The internet has changed all that; if it’s possible to sell a Maserati or a range yacht online, why not a suburban semi?
However, today’s DIY sales are not as we used to know them; rather the trend has been encouraged by the emergence of a new breed of agent which offers a digital platform for sellers and claims to guide them through the process.
The service has caught the imagination of the City, which is why the share price of one of the leaders, Purplebricks, launched at £1.36 at the beginning of March 2016 had, by the start of this month, risen to £3.53 even though the company has still to produce a profit.
• READ MORE: Purplebricks eyes major expansion as sales rocket
As is the case with most areas of consumerism these days, the digital newcomers focus on price and by charging a fixed fee, undercut conventional estate agents, most of whom base their charges on a percentage of the selling price (incidentally, ensuring that the first-time seller pays less, both pro rata in real terms, than someone in a larger, more expensive, property).
Clearly agencies with an on-street presence and full complement of trained staff (with all the attendant costs) have a fight on their hands.
However, we cannot afford to pull up the drawbridge but must meet the challenge head on by upping our game and treating the new playing field as an opportunity rather than a threat. Which means taking on new technology and ideas to complement, rather than replace, our traditional levels of service.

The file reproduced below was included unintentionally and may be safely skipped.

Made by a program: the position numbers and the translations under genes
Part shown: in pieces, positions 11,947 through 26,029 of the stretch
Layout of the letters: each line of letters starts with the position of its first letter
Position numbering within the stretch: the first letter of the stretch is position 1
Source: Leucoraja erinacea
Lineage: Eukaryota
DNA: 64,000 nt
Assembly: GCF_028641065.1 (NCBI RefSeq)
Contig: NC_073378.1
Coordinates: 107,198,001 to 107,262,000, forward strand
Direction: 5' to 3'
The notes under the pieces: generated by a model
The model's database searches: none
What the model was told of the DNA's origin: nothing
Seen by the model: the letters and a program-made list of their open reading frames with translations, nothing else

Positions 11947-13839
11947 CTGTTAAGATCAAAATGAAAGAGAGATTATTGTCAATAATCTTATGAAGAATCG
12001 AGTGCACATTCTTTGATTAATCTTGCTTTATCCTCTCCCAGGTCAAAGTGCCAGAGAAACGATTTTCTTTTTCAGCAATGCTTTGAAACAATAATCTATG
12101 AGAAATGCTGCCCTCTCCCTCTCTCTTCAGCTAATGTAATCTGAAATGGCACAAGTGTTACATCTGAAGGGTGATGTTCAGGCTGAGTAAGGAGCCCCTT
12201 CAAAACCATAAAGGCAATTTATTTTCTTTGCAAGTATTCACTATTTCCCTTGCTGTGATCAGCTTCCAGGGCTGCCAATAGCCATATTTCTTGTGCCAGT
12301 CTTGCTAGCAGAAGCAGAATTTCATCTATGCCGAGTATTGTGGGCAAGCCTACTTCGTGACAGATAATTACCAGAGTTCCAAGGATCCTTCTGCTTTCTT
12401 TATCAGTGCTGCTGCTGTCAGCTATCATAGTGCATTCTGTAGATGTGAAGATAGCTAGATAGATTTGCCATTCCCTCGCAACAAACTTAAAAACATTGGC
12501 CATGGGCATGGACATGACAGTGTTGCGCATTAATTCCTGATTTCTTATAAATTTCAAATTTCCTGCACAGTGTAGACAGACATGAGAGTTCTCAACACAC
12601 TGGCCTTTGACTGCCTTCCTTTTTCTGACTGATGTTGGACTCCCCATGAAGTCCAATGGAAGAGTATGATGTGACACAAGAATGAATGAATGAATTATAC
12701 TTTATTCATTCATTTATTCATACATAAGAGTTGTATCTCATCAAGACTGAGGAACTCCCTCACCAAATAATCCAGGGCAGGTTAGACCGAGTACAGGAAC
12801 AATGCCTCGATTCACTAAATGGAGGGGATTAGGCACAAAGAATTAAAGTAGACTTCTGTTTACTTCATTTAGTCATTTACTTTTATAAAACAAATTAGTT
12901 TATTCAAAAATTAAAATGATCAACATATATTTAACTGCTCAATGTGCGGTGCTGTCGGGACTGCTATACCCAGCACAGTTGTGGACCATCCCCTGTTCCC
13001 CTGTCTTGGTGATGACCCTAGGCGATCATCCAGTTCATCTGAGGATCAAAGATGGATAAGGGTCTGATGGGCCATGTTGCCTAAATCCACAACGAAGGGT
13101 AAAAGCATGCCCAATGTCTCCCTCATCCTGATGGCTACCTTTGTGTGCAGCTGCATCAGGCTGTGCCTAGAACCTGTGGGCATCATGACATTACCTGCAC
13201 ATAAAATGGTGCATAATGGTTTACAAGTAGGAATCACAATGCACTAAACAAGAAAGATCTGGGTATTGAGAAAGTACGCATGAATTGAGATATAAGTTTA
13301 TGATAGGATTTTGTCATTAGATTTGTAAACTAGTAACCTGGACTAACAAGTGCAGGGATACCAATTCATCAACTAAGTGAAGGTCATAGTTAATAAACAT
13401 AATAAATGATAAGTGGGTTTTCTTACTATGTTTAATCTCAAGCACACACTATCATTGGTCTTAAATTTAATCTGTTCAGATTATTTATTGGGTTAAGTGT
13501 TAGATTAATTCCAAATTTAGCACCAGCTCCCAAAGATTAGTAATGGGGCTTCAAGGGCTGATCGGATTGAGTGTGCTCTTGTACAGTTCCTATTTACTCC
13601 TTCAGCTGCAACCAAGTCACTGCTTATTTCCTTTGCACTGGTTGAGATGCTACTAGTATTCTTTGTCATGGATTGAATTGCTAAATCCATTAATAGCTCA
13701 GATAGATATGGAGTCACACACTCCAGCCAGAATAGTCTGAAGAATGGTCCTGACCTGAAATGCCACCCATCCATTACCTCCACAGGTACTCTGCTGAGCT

Without the right people expert in their particular field (and full administrative back-up) technology has little or no benefit. Consequently, a conventional agency, operating at full efficiency, should be well placed to exploit the technology adopted by the “new kids on the block” and by combining this with their experience and greater manpower levels, offering an enhanced service.
But, I hear you say, this counts for little to Joe MacBloggs, when the online agency is offering a fixed fee of, say, £900 to sell a house whereas a conventional agency might charge several times that.
No one wants to pay more for a professional service than they need to but a salient reason the conventional agency charges so much more is because it is manned by experts with sound experience not just of the property sector but, even more crucially, their local market.
Thus the charge should be viewed against an ability to achieve the highest possible price under local market circumstances, leaving the vendor better off in net terms.
Helping to achieve this is that an on-street agent will provide face to face meetings with clients whenever reasonably required. One online company simply offers the contact number and e-mail address of your “dedicated expert”, who might work from home or be based in some garret.
Another area where the conventional agent is likely to be streets ahead is post-sales support. Look around any residential suburb and you will see agents’ boards with the words “Sold subject to conclusion of missives” or “Under offer”. These caveats used to be virtually unknown in Scotland because once an offer was formally accepted the property was more or less sold – no ifs, no buts.
They reflect how much more open to question a buyer’s commitment to purchase has become. In such a scenario would a seller prefer to seek guidance from a call centre – or talk in person to their dedicated agent with legal contacts or back-up?
To clarify, I am not against innovation and clearly some of the new ideas introduced by the digital players will benefit the market as a whole. However, I remain hopeful the majority of sellers will continue to use conventional agents based on the adage that ‘technology makes things possible; people make things happen’.
• David Alexander is managing director of DJ Alexander